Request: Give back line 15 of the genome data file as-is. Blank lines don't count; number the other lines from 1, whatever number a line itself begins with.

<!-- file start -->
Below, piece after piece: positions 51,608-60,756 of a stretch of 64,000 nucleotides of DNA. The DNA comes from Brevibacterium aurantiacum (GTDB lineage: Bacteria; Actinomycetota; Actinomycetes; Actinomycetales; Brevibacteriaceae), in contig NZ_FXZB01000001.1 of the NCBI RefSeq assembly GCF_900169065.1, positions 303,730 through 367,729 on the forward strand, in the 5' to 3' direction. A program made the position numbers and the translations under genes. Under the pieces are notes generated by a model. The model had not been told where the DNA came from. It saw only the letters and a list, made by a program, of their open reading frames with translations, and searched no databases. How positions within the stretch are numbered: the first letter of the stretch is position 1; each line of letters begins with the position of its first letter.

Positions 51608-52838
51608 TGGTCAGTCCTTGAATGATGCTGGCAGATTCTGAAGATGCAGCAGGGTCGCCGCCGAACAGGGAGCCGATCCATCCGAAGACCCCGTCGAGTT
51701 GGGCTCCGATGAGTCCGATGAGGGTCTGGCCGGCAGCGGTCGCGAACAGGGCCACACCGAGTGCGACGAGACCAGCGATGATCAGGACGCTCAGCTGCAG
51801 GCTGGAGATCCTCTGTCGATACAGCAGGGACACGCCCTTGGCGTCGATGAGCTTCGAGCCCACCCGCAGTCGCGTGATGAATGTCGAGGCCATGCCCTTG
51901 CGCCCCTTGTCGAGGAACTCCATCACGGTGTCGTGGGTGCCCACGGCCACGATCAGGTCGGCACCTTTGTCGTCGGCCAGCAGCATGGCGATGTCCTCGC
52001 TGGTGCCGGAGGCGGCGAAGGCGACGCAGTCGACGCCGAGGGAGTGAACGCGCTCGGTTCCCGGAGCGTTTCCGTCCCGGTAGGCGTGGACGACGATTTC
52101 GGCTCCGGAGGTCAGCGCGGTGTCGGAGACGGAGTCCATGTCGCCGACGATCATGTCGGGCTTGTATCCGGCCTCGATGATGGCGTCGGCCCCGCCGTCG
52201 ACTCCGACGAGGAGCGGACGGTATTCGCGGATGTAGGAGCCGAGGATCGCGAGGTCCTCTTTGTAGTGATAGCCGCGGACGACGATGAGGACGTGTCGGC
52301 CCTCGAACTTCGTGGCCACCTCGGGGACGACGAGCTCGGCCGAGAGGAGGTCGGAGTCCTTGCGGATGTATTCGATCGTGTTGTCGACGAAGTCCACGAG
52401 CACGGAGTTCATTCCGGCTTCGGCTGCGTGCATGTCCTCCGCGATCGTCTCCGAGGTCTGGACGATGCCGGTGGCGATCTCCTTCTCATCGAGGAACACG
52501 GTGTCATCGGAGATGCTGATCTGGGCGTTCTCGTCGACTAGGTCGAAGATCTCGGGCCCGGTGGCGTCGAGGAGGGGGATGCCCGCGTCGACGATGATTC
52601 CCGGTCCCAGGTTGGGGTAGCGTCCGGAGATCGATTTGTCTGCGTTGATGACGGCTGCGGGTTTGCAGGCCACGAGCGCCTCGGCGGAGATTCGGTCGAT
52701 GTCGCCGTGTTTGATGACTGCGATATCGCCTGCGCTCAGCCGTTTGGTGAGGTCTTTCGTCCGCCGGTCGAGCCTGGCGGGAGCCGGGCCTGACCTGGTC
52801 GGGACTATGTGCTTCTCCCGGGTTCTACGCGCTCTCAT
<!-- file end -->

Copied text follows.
52801 GGGACTATGTGCTTCTCCCGGGTTCTACGCGCTCTCAT